i. The Evidence Does Not Support The Plaintiff's Allegation Of Contributory Infringement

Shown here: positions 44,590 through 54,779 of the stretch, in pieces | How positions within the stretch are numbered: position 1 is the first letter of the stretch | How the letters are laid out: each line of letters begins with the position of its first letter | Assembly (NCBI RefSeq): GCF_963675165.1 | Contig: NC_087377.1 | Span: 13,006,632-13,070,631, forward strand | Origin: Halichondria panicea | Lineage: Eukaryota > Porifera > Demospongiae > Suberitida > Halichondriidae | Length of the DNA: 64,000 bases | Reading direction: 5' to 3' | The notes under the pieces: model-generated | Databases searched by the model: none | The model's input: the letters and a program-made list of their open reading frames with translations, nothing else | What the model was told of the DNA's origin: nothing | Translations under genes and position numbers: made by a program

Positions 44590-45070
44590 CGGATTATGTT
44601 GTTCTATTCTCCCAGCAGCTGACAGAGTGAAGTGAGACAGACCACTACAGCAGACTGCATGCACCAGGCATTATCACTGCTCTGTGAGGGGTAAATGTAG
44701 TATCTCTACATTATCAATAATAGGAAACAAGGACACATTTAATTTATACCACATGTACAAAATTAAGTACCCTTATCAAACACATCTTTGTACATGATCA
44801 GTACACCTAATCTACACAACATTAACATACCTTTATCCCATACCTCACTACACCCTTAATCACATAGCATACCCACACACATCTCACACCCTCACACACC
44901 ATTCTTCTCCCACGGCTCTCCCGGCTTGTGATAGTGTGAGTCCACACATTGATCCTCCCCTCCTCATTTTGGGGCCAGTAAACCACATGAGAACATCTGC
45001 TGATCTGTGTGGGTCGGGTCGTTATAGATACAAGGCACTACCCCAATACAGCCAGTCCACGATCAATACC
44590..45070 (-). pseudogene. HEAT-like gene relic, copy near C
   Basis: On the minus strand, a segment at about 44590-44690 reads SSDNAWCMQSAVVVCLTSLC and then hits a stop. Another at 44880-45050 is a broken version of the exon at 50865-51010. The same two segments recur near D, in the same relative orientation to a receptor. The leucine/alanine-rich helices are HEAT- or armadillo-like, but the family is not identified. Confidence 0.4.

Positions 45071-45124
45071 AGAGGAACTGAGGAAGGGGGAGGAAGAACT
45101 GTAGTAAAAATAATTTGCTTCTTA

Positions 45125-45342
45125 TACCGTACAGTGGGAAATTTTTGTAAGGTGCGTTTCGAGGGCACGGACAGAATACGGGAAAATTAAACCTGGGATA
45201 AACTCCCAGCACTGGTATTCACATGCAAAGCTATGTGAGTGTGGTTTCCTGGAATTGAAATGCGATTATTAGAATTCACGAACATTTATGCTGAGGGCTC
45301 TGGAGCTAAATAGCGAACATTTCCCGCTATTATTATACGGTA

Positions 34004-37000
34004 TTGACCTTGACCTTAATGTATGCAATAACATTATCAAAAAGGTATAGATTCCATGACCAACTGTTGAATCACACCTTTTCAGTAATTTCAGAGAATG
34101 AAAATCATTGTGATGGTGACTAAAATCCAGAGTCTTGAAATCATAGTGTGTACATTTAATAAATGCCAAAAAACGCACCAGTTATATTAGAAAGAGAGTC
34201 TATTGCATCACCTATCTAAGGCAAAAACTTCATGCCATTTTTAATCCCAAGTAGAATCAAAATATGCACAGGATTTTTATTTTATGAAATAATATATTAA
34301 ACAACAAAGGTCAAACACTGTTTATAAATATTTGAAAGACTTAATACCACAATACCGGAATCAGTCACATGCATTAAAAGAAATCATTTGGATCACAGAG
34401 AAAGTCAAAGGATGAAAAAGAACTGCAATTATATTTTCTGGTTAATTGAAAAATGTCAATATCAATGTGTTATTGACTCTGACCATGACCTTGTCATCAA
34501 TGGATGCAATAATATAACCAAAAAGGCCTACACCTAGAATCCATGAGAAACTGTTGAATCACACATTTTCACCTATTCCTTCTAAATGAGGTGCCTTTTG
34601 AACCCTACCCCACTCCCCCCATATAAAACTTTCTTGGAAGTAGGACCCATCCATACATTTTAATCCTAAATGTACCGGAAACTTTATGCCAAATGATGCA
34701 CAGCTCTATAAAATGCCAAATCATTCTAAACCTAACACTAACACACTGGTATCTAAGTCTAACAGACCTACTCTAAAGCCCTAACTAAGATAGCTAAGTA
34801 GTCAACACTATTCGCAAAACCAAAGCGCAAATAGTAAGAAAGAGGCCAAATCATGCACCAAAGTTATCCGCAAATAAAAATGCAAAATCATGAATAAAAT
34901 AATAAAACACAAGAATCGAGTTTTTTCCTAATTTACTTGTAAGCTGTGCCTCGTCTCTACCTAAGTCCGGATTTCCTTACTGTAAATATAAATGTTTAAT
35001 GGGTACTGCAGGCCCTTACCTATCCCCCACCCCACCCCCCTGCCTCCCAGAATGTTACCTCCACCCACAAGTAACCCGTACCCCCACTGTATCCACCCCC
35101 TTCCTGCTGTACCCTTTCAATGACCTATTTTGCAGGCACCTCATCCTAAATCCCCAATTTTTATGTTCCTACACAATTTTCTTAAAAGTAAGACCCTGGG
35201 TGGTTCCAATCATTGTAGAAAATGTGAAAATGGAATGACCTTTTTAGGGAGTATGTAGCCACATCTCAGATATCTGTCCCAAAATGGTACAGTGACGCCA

Count III of Wolk's complaint alleges that Photobucket engaged in the contributory infringement of Wolk's copyrighted artwork because of its business relationship with the Kodak Defendants. “To establish a claim for contributory copyright infringement, a plaintiff must allege that the defendant ‘with knowledge of the infringing activity, induced, caused, or materially contributed to the infringing conduct of another.’ ” Brought to Life Music, Inc. v. MCA Records, Inc., No. 02 CIV. 1164, 2003 WL 296561, at *2 (S.D.N.Y. Feb. 11, 2003) (quoting Gershwin Publ'g Corp. v. Columbia Artists Mgmt., Inc., 443 F.2d 1159, 1162 (2d Cir.1971)). An allegation that a defendant “merely provid[ed] the means to accomplish an infringing activity” is insufficient to establish a claim for contributory infringement. Livnat v. Lavi, No. 96 CIV. 4967, 1998 WL 43221, at *3 (S.D.N.Y. Feb. 2, 1998); see also Quiroga v. Fall River Music, Inc., No. 93 CIV. 3914, 1998 WL 851574, at *37 (S.D.N.Y. Dec. 7, 1998) (“A mere allegation that the defendant provided the third party with the opportunity to engage in wrongful conduct would not even be enough to survive a motion to dismiss.”). Participation must be “substantial.” Demetriades v. Kaufmann, 690 F.Supp. 289, 294 (S.D.N.Y.1988). In addition to establishing a defendant's substantial participation, the plaintiff must also demonstrate the defendant's knowledge of the infringing activity. One who “supplies another with instruments by which another commits a tort, must be shown to have knowledge that the other will or can reasonably be expected to commit a tort with the supplied instrument. The test is whether [the] wrongdoing ... might well have been anticipated by the defendant.” Display Producers, Inc. v. Shulton, Inc., 525 F.Supp. 631, 633 (S.D.N.Y.1981). “[O]ne who furnishes a copyrighted work to another but is innocent of any knowledge of the other party's intended illegitimate use will not be liable.” Livnat, 1998 WL 43221, at *3.